Maidana would often change levels and come in underneath Mayweather to push him back from a place of superior leverage.


This lead nicely into counter hooks to the body when Mayweather tried to use his jab to back Maidana off.


Maidana also landed his body-shot counters when he had Mayweather on the ropes, waiting for an elbow to open before slamming in a hook or catching a few shots on his guard (or face) before returning one to the body.

In our breakdown of Mayweather’s ringcraft, we explored how he attempts to draw out a committed punch on the ropes, before ducking it, and pivoting 180 degrees to the inside on his lead foot in order to get off the ropes.  Maidana shut this pivot down almost completely when he had Mayweather on the ropes throughout both fights.


When Mayweather folds over his rear hip, Maidana responds by throwing short, choppy left hooks that create a barrier, impeding Mayweather’s motion.  The hooks force Mayweather upright – or leave him halfway through his dip – long enough for Maidana to get his hands on him and physically push him back onto the ropes.


Maidana also found success playing Mayweather’s game against him, controlling the head and tying him up when he ducked in.

On the inside, Maidana would dig the top of his head into Mayweather’s face and push forward, straightening Mayweather’s posture. Because Mayweather’s defense on the ropes relies on pulling back and ducking low in sequence, Maidana’s head pressure removed a lot of his defensive options and forced him to rely on his forearms. With Mayweather’s body pushed back on the ropes, he had no room to pull his weight back, and the head in his face created a barrier that prevented him from ducking.


Maidana forces Mayweather into an upright stance with his head, exposing the body as a target. He would also attack with high-angle, palm-down overhands that bypassed Mayweather’s lead shoulder. They don’t have the torque of an overhand thrown with full hip connection, but they’re much more difficult to shoulder roll or duck.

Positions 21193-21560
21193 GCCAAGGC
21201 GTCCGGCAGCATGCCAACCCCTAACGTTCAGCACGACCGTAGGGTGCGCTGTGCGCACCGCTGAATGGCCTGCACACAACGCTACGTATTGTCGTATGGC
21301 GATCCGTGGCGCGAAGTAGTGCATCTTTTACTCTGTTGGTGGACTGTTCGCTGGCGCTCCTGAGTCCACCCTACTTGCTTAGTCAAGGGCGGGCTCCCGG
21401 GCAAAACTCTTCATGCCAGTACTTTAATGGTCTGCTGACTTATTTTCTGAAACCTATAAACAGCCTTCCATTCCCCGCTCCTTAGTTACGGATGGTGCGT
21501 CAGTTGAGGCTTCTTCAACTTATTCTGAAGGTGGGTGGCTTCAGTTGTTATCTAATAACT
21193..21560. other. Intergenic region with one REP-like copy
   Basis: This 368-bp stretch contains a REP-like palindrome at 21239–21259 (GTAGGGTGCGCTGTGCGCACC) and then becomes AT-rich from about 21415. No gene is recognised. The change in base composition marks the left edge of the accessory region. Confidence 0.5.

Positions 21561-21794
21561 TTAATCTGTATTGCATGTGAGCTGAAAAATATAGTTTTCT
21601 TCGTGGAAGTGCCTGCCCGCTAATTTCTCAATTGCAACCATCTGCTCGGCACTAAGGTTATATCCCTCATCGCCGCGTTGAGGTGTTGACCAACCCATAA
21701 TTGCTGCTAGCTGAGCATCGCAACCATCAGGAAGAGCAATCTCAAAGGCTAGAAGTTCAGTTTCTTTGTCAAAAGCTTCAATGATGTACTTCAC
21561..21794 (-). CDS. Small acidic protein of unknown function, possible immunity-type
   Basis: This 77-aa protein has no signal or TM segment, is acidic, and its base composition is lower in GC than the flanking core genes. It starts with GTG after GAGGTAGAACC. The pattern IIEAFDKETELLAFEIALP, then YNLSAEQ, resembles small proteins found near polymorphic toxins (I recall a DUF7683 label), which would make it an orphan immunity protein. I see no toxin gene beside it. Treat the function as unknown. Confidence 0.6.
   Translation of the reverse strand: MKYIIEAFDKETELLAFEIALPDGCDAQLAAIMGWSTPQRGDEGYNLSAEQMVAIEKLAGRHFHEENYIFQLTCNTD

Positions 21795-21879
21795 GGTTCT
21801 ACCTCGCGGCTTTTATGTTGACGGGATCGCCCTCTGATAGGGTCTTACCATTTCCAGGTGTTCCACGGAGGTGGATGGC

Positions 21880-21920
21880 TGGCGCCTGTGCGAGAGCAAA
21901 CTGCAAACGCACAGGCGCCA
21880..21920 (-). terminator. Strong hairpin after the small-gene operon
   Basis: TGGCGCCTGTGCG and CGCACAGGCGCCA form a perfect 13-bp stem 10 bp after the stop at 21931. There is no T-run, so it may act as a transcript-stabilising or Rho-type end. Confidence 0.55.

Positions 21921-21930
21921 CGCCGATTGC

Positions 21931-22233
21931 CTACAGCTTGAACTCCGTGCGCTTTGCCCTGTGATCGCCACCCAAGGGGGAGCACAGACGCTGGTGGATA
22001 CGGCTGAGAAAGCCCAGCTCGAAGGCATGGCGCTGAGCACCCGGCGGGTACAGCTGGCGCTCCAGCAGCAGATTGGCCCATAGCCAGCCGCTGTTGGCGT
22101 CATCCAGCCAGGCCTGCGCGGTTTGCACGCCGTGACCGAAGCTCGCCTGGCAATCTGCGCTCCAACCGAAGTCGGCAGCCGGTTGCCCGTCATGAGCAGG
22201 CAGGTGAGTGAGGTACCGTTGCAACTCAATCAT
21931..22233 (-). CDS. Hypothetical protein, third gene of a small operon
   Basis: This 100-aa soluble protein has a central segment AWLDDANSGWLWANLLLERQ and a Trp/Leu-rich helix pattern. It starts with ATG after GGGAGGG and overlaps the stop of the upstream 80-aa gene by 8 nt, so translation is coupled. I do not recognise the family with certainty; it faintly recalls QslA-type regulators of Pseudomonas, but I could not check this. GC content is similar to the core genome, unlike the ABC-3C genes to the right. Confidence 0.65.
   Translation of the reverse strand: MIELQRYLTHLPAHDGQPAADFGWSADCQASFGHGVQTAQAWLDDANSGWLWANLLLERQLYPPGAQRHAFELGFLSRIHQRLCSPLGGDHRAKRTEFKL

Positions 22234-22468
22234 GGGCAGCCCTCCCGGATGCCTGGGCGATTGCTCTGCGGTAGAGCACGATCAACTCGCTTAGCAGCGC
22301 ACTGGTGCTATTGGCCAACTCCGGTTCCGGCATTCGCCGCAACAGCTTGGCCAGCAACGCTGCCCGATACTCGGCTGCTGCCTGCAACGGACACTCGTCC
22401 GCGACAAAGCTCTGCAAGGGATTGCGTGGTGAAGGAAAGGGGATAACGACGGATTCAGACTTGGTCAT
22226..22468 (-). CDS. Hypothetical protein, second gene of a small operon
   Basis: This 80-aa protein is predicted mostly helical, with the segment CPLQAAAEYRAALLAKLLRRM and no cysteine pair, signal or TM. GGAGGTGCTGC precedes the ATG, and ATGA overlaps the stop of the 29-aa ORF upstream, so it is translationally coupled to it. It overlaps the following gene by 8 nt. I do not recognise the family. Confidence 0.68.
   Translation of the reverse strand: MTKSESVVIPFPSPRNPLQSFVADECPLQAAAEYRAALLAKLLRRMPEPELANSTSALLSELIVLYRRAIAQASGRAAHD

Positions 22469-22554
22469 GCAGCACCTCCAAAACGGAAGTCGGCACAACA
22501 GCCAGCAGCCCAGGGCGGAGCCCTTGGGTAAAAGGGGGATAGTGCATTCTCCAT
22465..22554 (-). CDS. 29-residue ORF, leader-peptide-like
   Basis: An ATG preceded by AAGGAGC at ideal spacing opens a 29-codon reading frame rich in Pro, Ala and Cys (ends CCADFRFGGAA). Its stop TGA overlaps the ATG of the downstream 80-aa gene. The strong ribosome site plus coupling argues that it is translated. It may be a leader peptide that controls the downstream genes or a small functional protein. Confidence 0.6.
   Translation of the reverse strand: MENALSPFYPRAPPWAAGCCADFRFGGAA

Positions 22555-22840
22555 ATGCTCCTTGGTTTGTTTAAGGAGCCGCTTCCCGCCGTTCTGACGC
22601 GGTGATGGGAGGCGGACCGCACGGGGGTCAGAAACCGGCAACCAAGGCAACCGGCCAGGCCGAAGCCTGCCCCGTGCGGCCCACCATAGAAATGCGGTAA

Maidana also had success manipulating the position of Mayweather’s rear hand, slamming hooks to the body to open up hooks and uppercuts to the head, as well as mixing in the overhand right.

But we can’t talk about Mayweather’s struggles in the first Maidana fight without mentioning the adjustments he made to take a comfortable decision in a rematch only four months later.  In the second fight, Mayweather was more urgent in keeping himself off the ropes – changing directions rapidly, using the threat of his counters, and taking control of the clinch exchanges to keep Maidana from cutting him off.  He targeted the body more often to impede Maidana’s forward movement and prevented him from ducking under with counters.  Of course, referee Kenny Bayless didn’t help Maidana’s chances by separating the two every time they came within sniffing distance.


While Maidana found success by getting in Mayweather’s face and making the fight ugly, Miguel Cotto went the opposite route and looked to box with Mayweather.  Cotto didn’t come close to winning the fight, but he did succeed in making himself a tough out.

Instead of swarming when he had Mayweather on the ropes, Cotto would exercise patience and pick his shots.  Mayweather likes his opponents to commit when they have him on the ropes, because they end up hitting shoulder and wasting their shots, or giving him opportunities to counter and slip out.  Cotto would often wait until Mayweather opened himself up to commit, which allowed him to make his punches count.


In the first sequence, Cotto waits for Mayweather’s shoulder to open up before throwing the right hand.  In the second sequence, he throws a non-committal lead hook to get Mayweather pulling his head back, before exploiting Mayweather’s posture by angling off with his jab.


Cotto enters with a four-punch combination and feints a jab after, folding over his lead hip as if he’s about to throw a straight, or load up a big lead hook. Mayweather ducks low in response. Instead of sending a committed punch over Mayweather’s head, Cotto hops back to create enough distance to land a short hook.

One characteristic of a heavily bladed stance is that it facilitates quicker linear movement, but hampers lateral movement.  Due to Mayweather’s superb distance control and positioning, it’s incredibly difficult to catch him out of position but, when opponents are able to take a dominant angle on him, they can crack him while he turns.